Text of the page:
For a third consecutive year, a festival is bringing together African descendants from Latin America and the Caribbean to affirm, educate and celebrate the culture, history and values of Afro-Latinos in the U.S.
According to the organizers, the festival serves to highlight the often neglected diversity within the Latin American diaspora and provide a space to recognize and celebrate what is also called Afrolatinidad.
“One of our panelists and artists, DJ Asho, mentioned that often times when we come to the United States as Latinos we don’t talk enough about our micro-identities,” Mai-Elka Prado, founder and organizer of the Afro-Latino Festival, told TeleSUR English. “Yet, Latinos have such diverse experiences, and the African experience is an important aspect of that.”
The event, a three-day festival that will conclude Sunday, brings together artists in New York City from 10 different countries and includes panel discussions, documentaries, culinary sessions, music performances and art exhibits unique to Afro-Latino communities.
“We wanted to provide a platform that celebrated and acknowledged the many aspects of what it means to be Afrolatino. It's very important to us to create a space for all that, and always with the clear intention of educating, affirming, and empowering our community,” Prado added.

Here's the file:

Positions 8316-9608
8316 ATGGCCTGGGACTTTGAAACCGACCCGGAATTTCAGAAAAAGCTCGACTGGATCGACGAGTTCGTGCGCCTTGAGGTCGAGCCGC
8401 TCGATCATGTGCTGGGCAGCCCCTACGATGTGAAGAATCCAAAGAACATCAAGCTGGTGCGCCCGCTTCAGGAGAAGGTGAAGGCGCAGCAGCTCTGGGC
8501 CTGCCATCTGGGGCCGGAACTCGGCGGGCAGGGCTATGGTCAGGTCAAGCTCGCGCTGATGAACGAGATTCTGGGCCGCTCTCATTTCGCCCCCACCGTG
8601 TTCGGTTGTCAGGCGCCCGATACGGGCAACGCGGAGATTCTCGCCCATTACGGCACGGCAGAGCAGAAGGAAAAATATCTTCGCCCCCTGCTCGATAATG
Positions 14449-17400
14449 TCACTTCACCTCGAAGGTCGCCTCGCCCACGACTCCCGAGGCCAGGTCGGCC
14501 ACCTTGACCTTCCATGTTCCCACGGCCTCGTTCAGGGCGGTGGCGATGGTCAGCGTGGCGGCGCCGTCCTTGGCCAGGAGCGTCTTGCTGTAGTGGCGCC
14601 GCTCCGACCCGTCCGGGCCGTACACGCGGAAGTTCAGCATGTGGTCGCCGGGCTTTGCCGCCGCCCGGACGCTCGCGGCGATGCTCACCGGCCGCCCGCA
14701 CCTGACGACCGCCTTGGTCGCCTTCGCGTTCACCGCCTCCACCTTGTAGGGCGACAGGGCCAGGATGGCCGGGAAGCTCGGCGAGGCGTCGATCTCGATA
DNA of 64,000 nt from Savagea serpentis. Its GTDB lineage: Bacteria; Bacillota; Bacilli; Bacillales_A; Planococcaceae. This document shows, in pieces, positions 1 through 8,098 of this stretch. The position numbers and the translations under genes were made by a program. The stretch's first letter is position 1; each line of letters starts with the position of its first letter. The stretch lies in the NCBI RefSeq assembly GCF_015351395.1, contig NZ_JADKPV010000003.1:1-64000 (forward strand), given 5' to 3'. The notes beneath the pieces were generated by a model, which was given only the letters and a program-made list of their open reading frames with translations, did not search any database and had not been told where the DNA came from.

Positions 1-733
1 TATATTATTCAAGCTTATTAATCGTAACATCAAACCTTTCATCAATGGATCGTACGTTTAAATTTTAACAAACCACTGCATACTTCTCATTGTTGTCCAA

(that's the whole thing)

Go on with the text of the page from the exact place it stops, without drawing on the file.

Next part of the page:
Bolivia and Cuba are two Spanish speaking countries that have preserved the most out of their African language origins. #AfroLatinoFestNYC ��— csj (@lavishrebellion) July 12, 2015
Every single community member at #afrolatinofestnyc is giving us so much strength and hope right now. Pa'lante, family.— FLECHA-NEPA (@FLECHANEPA) July 11, 2015
On its inaugural day, the festival honored high-profile members of the Afro-Latino community, including the New York Times Bureau Chief for Mexico Randal Archibold, Founder and Director of the Caribbean Cultural Center and African Diaspora Institute Dr. Marta Moreno Vega and prize-winning poet Willie Perdomo.
U.S. Congresswoman Yvette Clarke, who is among the honorees, praised the festival for doing the work of recognizing the contributions of Afro-Latinos that, in her eyes, mainstream society denies.
“I recognize the valued contributions that Afrolatinos have made in our civil society, and how their presence has really been somewhat muted, has not been given the recognition and acknowledgment for all that … It is very important, particularly given where we are in our civil society, that we continue to support efforts like these,” said Clarke.